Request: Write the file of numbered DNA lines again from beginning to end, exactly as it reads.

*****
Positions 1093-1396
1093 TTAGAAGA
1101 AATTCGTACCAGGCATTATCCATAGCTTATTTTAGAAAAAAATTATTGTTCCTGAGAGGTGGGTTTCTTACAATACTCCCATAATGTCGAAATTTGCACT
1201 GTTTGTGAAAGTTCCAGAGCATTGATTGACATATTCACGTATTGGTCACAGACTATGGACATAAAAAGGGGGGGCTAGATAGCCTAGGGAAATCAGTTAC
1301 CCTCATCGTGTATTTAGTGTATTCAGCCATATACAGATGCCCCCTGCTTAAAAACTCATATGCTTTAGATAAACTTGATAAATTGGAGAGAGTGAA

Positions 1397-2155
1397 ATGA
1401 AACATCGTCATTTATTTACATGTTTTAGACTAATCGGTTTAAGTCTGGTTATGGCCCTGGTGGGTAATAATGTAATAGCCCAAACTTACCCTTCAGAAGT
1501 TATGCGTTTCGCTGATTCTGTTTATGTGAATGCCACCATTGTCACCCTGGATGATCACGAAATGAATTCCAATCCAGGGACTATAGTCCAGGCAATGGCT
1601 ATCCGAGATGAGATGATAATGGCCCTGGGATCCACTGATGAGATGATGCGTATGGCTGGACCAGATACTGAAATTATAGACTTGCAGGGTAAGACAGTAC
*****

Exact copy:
Positions 1093-1396
1093 TTAGAAGA
1101 AATTCGTACCAGGCATTATCCATAGCTTATTTTAGAAAAAAATTATTGTTCCTGAGAGGTGGGTTTCTTACAATACTCCCATAATGTCGAAATTTGCACT
1201 GTTTGTGAAAGTTCCAGAGCATTGATTGACATATTCACGTATTGGTCACAGACTATGGACATAAAAAGGGGGGGCTAGATAGCCTAGGGAAATCAGTTAC
1301 CCTCATCGTGTATTTAGTGTATTCAGCCATATACAGATGCCCCCTGCTTAAAAACTCATATGCTTTAGATAAACTTGATAAATTGGAGAGAGTGAA

Positions 1397-2155
1397 ATGA
1401 AACATCGTCATTTATTTACATGTTTTAGACTAATCGGTTTAAGTCTGGTTATGGCCCTGGTGGGTAATAATGTAATAGCCCAAACTTACCCTTCAGAAGT
1501 TATGCGTTTCGCTGATTCTGTTTATGTGAATGCCACCATTGTCACCCTGGATGATCACGAAATGAATTCCAATCCAGGGACTATAGTCCAGGCAATGGCT
1601 ATCCGAGATGAGATGATAATGGCCCTGGGATCCACTGATGAGATGATGCGTATGGCTGGACCAGATACTGAAATTATAGACTTGCAGGGTAAGACAGTAC